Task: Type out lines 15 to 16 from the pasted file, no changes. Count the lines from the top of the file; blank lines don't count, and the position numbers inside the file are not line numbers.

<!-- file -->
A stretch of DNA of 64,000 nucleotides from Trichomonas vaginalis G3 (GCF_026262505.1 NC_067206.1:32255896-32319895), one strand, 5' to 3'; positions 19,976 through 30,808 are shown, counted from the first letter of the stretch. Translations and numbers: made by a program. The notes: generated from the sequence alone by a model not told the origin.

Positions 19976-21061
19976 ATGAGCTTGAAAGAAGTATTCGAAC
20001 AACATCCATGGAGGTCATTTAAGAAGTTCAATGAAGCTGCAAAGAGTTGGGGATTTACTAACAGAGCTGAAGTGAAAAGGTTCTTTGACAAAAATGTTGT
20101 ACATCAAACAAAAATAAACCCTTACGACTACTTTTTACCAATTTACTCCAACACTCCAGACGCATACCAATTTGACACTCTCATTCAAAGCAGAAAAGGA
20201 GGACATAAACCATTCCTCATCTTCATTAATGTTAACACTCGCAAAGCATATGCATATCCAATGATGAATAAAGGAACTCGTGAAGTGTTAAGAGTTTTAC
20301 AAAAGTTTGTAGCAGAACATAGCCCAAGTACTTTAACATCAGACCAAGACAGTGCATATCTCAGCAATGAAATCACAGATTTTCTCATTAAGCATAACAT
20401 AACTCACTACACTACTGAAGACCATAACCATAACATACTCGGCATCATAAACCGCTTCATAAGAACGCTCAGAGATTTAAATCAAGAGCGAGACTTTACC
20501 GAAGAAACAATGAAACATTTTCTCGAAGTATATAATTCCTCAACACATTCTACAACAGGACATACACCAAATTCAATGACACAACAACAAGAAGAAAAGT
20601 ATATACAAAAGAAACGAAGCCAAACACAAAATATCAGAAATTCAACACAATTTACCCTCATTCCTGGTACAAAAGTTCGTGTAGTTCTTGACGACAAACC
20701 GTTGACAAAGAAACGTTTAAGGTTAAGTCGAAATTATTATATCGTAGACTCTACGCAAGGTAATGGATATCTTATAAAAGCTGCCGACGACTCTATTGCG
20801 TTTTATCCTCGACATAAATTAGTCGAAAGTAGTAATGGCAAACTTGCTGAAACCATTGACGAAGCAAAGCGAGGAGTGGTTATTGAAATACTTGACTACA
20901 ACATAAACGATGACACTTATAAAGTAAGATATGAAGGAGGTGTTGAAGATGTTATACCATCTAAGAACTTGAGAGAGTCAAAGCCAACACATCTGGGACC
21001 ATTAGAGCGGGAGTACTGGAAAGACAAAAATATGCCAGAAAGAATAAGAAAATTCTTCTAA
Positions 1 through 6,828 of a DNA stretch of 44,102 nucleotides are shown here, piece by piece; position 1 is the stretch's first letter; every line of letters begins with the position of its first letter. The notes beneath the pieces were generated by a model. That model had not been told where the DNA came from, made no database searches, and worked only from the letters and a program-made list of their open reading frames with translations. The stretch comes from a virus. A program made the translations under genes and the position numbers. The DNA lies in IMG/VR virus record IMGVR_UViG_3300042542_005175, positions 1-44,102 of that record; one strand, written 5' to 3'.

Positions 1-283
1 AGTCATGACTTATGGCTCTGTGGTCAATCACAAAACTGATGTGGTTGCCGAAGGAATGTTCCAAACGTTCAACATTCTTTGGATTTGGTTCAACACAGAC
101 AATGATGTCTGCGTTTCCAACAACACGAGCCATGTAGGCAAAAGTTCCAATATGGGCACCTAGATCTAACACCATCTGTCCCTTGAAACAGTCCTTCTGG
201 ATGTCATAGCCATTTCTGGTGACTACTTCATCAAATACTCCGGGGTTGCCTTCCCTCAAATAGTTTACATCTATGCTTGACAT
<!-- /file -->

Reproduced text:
Positions 1 through 6,828 of a DNA stretch of 44,102 nucleotides are shown here, piece by piece; position 1 is the stretch's first letter; every line of letters begins with the position of its first letter. The notes beneath the pieces were generated by a model. That model had not been told where the DNA came from, made no database searches, and worked only from the letters and a program-made list of their open reading frames with translations. The stretch comes from a virus. A program made the translations under genes and the position numbers. The DNA lies in IMG/VR virus record IMGVR_UViG_3300042542_005175, positions 1-44,102 of that record; one strand, written 5' to 3'.

Positions 1-283